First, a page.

Many veterinary professionals fully appreciate that resilience skills can be developed and that working on them leads to benefits in both the workplace and their personal lives. These skills can also offer protection against negative outcomes such as burnout, depression, addiction and suicide. Resilience training can provide a space for discussion about attitudes towards, and acceptance of, a stressful workplace and its challenges. It also highlights the importance of the part played by self-care, self-awareness and positivity, both within each individual and from a supportive network.
Common problems raised by vets who have sought support include how to deal with unresolved and abnormal expressions of grief, challenging dilemmas, and managing lifelong issues which start to emerge when they experience a sudden failure to cope. Similar to the population as a whole, stigma regarding mental health conditions needs to be reduced in the veterinary profession, with communication around these issues being increased. It needs to be recognised that mental health conditions are illnesses which are treatable and, in most cases, will be recovered from. Training in mental health awareness provides an understanding of the common mental health conditions and leads to knowledge, confidence to talk and inclusion within a workplace.
Advice for bosses and employees
- Ensure support is available and is communicated
Make sure everyone is aware that although the practice appreciates it can’t protect individuals from the difficulties of the job, it can provide them with support and advice if they find that they’re experiencing difficulties.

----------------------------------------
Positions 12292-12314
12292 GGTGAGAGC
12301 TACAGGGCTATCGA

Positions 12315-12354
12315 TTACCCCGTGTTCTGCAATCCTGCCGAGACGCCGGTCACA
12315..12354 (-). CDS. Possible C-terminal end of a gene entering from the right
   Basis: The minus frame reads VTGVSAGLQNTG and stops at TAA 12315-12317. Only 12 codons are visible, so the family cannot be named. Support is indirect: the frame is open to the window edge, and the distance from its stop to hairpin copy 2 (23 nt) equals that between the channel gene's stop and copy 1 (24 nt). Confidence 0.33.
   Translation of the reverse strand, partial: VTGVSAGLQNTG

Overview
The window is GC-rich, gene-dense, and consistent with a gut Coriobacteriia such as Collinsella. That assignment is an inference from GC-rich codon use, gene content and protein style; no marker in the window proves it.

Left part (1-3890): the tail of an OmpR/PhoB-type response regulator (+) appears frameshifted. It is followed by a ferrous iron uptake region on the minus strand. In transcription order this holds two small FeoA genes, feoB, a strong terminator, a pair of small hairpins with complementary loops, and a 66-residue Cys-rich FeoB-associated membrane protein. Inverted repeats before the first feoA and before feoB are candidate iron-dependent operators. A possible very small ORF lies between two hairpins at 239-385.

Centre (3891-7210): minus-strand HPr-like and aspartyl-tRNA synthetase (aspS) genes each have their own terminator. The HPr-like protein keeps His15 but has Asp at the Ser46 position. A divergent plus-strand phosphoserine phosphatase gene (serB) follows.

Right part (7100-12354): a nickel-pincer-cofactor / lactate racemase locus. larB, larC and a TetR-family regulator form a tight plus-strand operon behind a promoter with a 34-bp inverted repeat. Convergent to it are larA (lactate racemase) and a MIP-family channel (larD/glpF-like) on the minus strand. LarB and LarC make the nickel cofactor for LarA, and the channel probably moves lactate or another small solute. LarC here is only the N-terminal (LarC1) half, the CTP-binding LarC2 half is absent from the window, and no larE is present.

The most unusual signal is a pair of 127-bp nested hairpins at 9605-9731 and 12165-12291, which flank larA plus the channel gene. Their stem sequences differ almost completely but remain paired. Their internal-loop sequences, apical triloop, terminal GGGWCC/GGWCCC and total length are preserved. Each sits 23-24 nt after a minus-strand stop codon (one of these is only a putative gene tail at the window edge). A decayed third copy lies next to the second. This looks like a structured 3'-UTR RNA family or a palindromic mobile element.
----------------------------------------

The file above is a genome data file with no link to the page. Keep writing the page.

- Share – both information and time
Firstly, accept that it isn’t easy for either individuals or the practice to create the time or the environment to do this. It can be achieved by small tokens as well as more organised events. Common courtesies can be shared daily costing little time but, when asked with meaning, can make a difference, “Morning, how are you?”. Simply remembering to say, “thank you” for a job well done and done well by the team. In addition, it is important to plan and ensure time is set aside for team bonding and social events.
We often find our courses being delivered as part of such a team bonding day. Specialist trainer Christine Clark explains,
“In my experience, the veterinary profession is an academic and emotional labour of love – way more impactful than other professions. It is difficult to maintain that essential physical and emotional separation which is required to rest, regroup and bolster emotional wellbeing. The profession will always ask a huge amount … committed, passionate individuals will be in danger of giving everything.
Veterinary staff tell me they find it traumatic to deal with family members presenting with animals (pets) too in some situations. All emotions are raw and this can present in a spectrum of ways. The staff have to absorb the trauma of pet owner psychological health, which is all too often intertwined with the poorly pet (friend), whilst performing at their best.
Enlightened practices are grasping the full spectrum of resources and training available to create psychologically robust environments with a whole practice approach.”
Feedback from our Mental Health Awareness courses –
“… course has really helped me understand some of the behaviours of individuals in my team and has given me the confidence and resources to help and support them in future.”
“The entire day was a great awareness into a taboo subject and really useful.”
And from our Developing Personal Resilience courses –
“A fantastic day and a very good use of my time. Thank you for challenging me and getting me to re-think.”
“It was amazing to have a whole day for this!”
“It is a great help to see yourself in difficult situations and detach from it, improve your reaction to it and see so many possibilities to sort it.”